"In their capacity as a tool, computers will be but a ripple on the surface of our culture. In their capacity as intellectual challenge, they are without precedent in the cultural history of mankind."
-- Edsger Wybe Dijkstra (1930-2002)
I was writing a scholarship essay about him yesterday because I've always been very interested in him, and I think we underestimate his impact on computing. I think many people think of Bill Gates as making the first operating system or maybe they thing Steve Jobs was first and Gates just stole it from him. Whatever it is, they're wrong! It was Dijkstra who helped pioneer the idea of operating systems as synchronized sequential processes, which he explains in his paper “My recollections of operating system design” (EWD1303). Can you imagine that!? This is before the days of keyboards and fancy DOS prompts and all that crap, it was just an problem that came up because of the small amount of memory in the so-called "computers" of the day. His shortest-path algorithm is pretty famous also, but a little over my head. He was a key player in the development of structured programming, which was uber important, and was on a team that created the first Algol 60 compiler, a language that gave rise to today's more famous languages. Maybe this is boring to some of you, but computers wouldn't be what they are today without them because programmers certainly wouldn't be. He fought against goto statements! He fought to make programmers think about problems rather than memorize semantics of some supposedly "powerful" programming language! He is a hero of computing, and I just had to say something about him.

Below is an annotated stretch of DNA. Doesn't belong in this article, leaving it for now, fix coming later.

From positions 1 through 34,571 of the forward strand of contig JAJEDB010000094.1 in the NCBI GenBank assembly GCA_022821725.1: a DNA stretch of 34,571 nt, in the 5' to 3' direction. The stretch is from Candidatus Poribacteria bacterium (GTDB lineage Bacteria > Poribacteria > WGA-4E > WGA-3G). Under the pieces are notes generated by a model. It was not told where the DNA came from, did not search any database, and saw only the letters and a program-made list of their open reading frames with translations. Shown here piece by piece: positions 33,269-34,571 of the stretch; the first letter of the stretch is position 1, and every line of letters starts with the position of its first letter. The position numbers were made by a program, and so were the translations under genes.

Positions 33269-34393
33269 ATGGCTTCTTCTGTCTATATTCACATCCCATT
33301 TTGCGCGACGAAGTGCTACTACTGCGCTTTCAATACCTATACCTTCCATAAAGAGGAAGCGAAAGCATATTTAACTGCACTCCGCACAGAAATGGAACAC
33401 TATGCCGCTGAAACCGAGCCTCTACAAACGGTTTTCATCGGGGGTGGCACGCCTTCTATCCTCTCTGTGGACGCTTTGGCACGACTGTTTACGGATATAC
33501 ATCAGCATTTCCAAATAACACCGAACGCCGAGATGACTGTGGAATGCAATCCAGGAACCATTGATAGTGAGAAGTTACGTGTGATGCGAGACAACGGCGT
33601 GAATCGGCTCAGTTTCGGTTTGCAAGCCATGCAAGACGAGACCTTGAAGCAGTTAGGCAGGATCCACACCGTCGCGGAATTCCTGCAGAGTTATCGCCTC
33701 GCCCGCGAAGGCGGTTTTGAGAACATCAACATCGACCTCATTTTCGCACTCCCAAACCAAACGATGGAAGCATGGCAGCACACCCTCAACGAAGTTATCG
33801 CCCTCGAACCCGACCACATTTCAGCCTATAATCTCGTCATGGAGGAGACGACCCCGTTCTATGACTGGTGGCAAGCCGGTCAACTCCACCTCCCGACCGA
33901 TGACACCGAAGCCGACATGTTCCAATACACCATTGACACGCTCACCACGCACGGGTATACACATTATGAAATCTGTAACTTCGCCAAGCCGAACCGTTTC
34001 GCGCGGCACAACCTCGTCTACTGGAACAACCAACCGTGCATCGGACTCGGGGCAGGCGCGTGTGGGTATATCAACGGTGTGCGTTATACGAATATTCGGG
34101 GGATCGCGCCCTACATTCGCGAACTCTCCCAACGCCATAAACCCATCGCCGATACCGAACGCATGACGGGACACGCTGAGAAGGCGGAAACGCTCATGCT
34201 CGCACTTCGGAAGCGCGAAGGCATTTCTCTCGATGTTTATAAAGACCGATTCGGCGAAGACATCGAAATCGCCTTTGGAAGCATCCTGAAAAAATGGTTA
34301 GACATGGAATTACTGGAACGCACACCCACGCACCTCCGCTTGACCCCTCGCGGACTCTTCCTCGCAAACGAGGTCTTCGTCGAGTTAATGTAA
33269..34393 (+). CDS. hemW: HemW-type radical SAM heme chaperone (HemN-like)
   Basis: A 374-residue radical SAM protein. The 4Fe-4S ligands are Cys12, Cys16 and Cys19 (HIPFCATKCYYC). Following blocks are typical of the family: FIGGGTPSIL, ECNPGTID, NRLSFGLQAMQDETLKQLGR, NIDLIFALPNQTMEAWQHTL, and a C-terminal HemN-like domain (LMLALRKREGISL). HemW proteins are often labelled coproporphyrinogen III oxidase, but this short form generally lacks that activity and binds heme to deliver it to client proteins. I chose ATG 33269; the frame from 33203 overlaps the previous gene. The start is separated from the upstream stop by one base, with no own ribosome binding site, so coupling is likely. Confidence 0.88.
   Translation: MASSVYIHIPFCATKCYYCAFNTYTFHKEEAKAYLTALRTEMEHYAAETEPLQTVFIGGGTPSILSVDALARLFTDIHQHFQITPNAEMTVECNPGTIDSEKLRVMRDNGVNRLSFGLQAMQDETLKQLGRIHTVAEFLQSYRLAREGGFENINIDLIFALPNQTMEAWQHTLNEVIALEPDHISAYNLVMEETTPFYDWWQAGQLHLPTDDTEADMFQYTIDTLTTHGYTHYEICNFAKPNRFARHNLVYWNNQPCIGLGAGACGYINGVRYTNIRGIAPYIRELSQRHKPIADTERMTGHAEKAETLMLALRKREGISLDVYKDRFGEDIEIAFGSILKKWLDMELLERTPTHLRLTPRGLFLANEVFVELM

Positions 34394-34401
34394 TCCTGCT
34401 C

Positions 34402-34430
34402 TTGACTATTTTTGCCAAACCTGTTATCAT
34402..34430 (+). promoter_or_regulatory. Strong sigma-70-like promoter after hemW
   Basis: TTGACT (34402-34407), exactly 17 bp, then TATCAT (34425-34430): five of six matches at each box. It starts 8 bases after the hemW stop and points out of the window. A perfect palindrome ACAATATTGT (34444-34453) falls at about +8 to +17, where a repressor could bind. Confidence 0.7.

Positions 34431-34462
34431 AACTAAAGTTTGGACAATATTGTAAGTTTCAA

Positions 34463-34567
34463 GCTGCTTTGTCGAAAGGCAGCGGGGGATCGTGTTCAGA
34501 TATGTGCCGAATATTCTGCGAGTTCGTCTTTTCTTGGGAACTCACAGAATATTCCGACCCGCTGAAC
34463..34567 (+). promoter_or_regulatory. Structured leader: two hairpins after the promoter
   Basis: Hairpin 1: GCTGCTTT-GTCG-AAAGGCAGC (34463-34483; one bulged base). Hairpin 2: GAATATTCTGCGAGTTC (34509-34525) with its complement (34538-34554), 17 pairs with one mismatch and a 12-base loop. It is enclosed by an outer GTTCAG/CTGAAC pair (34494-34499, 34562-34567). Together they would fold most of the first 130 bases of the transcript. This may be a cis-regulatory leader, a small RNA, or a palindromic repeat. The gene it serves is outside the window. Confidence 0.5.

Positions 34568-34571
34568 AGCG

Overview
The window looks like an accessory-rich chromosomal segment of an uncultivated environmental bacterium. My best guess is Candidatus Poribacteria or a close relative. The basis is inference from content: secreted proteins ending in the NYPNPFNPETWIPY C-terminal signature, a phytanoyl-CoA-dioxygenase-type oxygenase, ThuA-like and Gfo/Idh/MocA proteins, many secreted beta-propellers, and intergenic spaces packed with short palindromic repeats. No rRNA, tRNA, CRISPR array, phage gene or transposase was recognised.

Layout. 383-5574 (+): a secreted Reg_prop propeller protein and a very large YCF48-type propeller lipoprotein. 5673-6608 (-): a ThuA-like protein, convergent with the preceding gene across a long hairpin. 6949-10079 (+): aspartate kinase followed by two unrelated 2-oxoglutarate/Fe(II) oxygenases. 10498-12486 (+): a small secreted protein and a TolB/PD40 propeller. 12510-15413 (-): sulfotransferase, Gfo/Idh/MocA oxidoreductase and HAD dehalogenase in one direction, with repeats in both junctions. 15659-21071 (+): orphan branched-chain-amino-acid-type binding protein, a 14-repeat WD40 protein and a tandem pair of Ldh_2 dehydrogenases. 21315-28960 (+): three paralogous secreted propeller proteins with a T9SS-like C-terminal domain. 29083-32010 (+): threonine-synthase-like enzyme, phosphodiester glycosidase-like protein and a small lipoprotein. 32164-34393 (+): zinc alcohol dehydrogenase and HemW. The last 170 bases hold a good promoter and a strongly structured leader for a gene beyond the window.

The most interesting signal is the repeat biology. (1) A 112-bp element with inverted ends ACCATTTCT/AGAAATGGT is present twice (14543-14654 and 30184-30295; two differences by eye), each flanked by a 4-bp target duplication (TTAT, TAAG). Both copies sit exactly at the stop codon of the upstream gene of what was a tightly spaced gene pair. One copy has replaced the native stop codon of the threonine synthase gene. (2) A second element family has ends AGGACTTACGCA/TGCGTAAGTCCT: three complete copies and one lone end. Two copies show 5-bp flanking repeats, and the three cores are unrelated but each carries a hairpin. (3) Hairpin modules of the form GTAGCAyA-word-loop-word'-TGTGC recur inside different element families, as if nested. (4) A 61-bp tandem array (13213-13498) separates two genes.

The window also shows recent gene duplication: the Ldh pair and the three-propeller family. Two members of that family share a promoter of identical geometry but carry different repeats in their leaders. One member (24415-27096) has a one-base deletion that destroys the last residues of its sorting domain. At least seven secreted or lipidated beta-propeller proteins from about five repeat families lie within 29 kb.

Moving on, I've got a couple of a interesting movie tidbits. There are some new pictures up from the Mick Garris adaptation of Stephen King's Desperation. It should be an interesting mini-series, but I probably won't watch it because I like to read his books before watching the movies. The other thing is that Disney contracted some writers to write a screenplay for a Tron remake. Who knows, maybe it'll be good.
I found a better iPod Shuffle article than the one I posted a couple of days ago here from the New York Times. It also talks about the craptacular Mac Mini. And this is out of the blue, but I really hope I get into GUI 201! Professor Holzman gave no guarantee that he has any spots available, and if he does I have to audition to get in. I've been waiting all semester to get in though, and he's such an awesome guitarist! If I take a couple of GUI classes I may be able to work directly with him, which is in-sane.
And now, the 3X Thursday meme:
1. When you go on vacation, does it mean you have to *go* somewhere, or is staying home okay? Why/why not? What do you do?
I'd like to go somewhere, even if it's not out of town. Part of vacationing is getting away from the ordinary, and the ordinary would be staying at home. I could go to a family's place or a friend's place or to a party or something, but even short vacations are nice.
2. What would you rather deal with, rain or snow? Why?
I guess rain since it doesn't really require maintainance, but I'd love a good snow day every now and then.
3. What do you think about these geniuses who build their house on an unstable hill/flood plain and then wonder why when it rains a lot, it slides into the valley below? Do you feel sorry for them? Why/why not? For clarification, we'll limit this question to homes/geniuses in California.
No comment on this one because I don't know enough about California housing to answer properly.
Bonus Question: What's on your calander this year?
My family because my cousin's wife made one with pictures of our family on the months. It's a nice looking calendar, so I'll put it up in my apartment when I go back to Austin.